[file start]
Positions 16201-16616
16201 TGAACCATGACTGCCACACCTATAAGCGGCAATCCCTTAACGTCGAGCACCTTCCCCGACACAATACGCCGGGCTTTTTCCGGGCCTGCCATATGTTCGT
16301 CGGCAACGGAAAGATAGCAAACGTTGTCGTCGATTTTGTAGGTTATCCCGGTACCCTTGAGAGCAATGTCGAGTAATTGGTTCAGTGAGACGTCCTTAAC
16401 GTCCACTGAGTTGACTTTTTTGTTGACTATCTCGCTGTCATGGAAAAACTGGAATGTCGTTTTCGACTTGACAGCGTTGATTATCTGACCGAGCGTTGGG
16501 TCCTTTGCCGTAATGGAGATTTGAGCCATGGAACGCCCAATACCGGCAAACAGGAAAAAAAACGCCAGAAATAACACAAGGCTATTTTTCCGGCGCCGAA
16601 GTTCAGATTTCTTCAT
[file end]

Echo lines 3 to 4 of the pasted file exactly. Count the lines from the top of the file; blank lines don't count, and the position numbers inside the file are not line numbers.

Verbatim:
16301 CGGCAACGGAAAGATAGCAAACGTTGTCGTCGATTTTGTAGGTTATCCCGGTACCCTTGAGAGCAATGTCGAGTAATTGGTTCAGTGAGACGTCCTTAAC
16401 GTCCACTGAGTTGACTTTTTTGTTGACTATCTCGCTGTCATGGAAAAACTGGAATGTCGTTTTCGACTTGACAGCGTTGATTATCTGACCGAGCGTTGGG